Intune Deployment: How to Customize Line of Business (LoB) App Installs

Written by John Marcum | Guest Author · August 18th, 2021


John Marcum is 13-time Microsoft Enterprise Mobility MVP, Program Manager, and experienced Advanced Installer user. This is the first article in a series of guest blogs that John shared about solving Intune challenges with Advanced Installer.

Deploying applications with Microsoft Intune comes with some challenges, such as:

  • .msi files must be fully self-contained
  • you can't mix application types such as Line of Business (LoB) and Win32 apps during Autopilot deployments
  • deploying feature updates to personal devices (BYOD) is not supported

On top of these, I found that Microsoft's recommended approach of using the Win32 Content Prep Tool lacks essential features, is overly complicated, and often requires the Intune Management Extensions which may not be present on all the devices.

For these reasons, I decided to standardize all my deployments using .msi files. These files can be created easily using Advanced Installer, require little to no additional scripting, and are supported in all Intune enrollment scenarios.

In this article, I will explain how I use Advanced Installer to solve a common Intune challenge: defining the installation order of several .msi files.

1. To begin, start a new Generic -> Architect installer project in Advanced Installer.

2. On the Product Details pane, provide the project a Name, Version, and Publisher.

I typically use the actual product name and publisher. In my case, I use version 1.0.0 to start rather than the actual product version. I do this because each time that a new .msi is uploaded to Intune, the version number must be incremented or Intune will block the upload.

3. On the Product Details pane, uncheck the Register product with Windows Installer.

Product details

NoteWhen changing the product version, you will be prompted to select whether or not to Generate a new Product Code, you should always select Keep existing, Intune will not allow you to upload a new .msi to an existing app if the product codes do not match.

Product code

4. To add the .msi files to your project, select the Prerequisites pane, right-click Chained, select Add Chained Package.

Chained packages

5. Browse to the .msi files that you’d like to add to the project and select them, one at a time.

This is where the magic happens. We are chaining 3 .msi files in the custom .msi that we are creating, the chained .msi files will install in the order that they are shown under Chained Packages.

TipIn a follow-up article, I will share how to perform actions such as copying files, editing the registry, checking for and installing missing prerequisite applications, etc. You can perform those actions at any point during the installation -- in case you need to install the chained .msi files and then edit the registry, or if you need to copy files to a folder before or after the chained .msi files install.

6. For each of the .msi files added to your project, you need to define the following values:

  • Install UI Level: Silent Install (no UI)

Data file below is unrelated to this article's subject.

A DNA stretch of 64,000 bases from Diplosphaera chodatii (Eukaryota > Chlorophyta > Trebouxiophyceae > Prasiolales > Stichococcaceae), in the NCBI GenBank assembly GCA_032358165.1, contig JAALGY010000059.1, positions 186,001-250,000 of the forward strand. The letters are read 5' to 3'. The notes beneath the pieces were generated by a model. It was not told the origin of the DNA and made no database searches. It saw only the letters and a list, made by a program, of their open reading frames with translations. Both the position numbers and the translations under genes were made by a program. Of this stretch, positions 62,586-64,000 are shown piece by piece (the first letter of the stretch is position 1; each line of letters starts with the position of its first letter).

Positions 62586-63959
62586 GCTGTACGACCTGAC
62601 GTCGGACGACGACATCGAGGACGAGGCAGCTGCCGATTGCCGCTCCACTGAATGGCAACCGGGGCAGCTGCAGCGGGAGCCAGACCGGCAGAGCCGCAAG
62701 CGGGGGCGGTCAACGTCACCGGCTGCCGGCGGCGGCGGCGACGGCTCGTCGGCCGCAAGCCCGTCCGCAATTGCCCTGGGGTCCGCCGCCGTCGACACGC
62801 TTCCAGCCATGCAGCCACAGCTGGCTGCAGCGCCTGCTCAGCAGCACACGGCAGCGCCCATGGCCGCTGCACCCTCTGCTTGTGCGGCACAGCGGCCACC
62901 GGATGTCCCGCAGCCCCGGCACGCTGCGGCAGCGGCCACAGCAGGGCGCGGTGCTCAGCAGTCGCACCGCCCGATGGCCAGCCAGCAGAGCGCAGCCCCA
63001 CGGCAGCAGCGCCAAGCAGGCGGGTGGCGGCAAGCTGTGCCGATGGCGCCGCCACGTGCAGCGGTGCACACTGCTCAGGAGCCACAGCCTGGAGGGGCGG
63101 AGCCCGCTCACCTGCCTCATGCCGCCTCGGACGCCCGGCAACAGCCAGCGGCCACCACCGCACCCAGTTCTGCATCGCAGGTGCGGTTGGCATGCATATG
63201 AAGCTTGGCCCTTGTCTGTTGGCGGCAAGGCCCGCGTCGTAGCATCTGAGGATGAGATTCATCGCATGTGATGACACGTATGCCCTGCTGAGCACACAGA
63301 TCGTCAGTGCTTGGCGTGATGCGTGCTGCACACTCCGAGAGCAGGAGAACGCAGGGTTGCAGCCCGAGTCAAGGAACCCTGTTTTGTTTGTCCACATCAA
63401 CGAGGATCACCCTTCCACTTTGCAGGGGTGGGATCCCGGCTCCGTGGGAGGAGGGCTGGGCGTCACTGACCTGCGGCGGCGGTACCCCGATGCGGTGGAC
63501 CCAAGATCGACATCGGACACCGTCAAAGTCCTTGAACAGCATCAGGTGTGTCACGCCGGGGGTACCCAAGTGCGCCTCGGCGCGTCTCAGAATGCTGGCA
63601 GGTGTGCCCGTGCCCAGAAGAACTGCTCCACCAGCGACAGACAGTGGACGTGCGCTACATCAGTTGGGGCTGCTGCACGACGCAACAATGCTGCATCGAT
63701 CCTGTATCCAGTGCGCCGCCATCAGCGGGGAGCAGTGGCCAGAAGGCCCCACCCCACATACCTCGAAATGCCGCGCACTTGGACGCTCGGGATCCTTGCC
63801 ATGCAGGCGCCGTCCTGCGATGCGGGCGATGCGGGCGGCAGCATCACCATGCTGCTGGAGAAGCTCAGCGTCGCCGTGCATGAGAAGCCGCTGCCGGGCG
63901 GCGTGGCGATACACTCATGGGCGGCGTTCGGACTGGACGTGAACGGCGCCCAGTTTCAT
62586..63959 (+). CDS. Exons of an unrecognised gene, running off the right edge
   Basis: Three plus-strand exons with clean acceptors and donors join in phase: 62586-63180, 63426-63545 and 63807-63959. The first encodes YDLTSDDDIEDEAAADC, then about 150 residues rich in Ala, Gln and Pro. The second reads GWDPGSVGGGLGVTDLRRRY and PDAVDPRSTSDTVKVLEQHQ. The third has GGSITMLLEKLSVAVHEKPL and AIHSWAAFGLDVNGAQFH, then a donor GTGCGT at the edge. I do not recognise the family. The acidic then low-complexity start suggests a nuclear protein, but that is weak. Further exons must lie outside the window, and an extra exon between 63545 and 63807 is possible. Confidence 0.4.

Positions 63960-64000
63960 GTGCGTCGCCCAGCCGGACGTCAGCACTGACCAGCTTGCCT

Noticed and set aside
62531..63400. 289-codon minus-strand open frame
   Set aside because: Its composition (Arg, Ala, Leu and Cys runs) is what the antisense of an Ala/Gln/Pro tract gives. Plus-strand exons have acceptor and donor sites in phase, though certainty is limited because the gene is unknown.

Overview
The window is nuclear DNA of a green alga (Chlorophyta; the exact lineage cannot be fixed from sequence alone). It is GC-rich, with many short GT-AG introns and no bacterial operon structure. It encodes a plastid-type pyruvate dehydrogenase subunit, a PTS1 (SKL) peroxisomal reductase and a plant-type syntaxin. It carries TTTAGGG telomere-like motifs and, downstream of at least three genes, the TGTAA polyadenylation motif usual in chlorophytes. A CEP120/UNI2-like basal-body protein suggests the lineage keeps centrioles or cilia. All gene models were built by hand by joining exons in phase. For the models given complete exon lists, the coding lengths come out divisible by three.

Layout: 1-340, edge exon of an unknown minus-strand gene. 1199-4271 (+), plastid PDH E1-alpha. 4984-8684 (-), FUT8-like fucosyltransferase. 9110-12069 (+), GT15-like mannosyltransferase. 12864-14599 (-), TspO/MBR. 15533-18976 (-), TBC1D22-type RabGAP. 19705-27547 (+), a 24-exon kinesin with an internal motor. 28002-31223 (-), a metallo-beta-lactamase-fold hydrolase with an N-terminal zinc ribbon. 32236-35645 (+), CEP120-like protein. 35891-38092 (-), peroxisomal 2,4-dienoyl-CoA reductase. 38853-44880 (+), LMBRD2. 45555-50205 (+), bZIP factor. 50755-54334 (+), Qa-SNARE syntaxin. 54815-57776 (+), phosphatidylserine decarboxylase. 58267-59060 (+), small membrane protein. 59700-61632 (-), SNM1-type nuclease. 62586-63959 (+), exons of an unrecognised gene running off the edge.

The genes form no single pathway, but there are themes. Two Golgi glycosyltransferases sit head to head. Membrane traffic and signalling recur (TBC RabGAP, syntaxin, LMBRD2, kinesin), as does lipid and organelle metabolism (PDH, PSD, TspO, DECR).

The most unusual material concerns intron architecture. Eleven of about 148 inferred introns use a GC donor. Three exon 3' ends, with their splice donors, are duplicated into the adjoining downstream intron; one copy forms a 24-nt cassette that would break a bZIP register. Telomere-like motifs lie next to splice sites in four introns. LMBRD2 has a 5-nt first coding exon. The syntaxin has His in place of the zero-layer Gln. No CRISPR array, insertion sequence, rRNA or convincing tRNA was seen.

• Properties: Enter any required public properties
  • Uninstall UI Level: Silent Install (no UI)
  • Enable Logging: Define the log file path
Chained package options

7. By default, Advanced Installer adds registry keys based on the project name. We don’t need these keys for our Intune deployment - so we will not create them.

8. On the Registry pane, select the [Manufacturer] registry key, right-click, and select Delete.


9. Advanced Installer creates (by default) an application folder based on the project name. We don’t need this folder, so we will configure Advanced Installer not to create it.

10. On the Files and Folders page, select Application Folder and then select Properties.

Folder properties

11. Uncheck Create Folder on the target machine and select OK.

Create folder option

12. To build the .msi, we need to make sure Advanced Installer has an action to complete -- other than the prerequisites configured earlier. To meet this requirement, just add any .txt file to the C:\Windows\Temp directory.

13. Create an empty .txt file and save it somewhere locally on your computer.

On the Files and Folders page, expand the Windows Volume directory, right-click the Windows directory and create a new directory named Temp.

15. Then, right-click the Temp directory, select Add Files and browse to the .txt file you created earlier to add it to your project.

16.On the Builds page, ensure that Single MSI is the selected Package Type. The Archive options should be configured as follows:

  • Archive installation files into CAB files.
  • Compress CAB files for smaller size.
  • One CAB archive containing all installation files.
  • Include CAB file into the MSI database.

17. Make sure that the Home tab is selected, select Build.

Builds page

Now your .msi file should be ready for testing and deployment via Intune afterwards. I always recommend testing installations by using PSExec to open a command prompt as a local system with the command:

PSExec /s /I cmd.exe

Running the installation from the resulting command prompt closely mimics how it will behave when deployed with Intune or Configuration Manager.

Do you have any specific topics you would like us to cover? Tell us in the comments!

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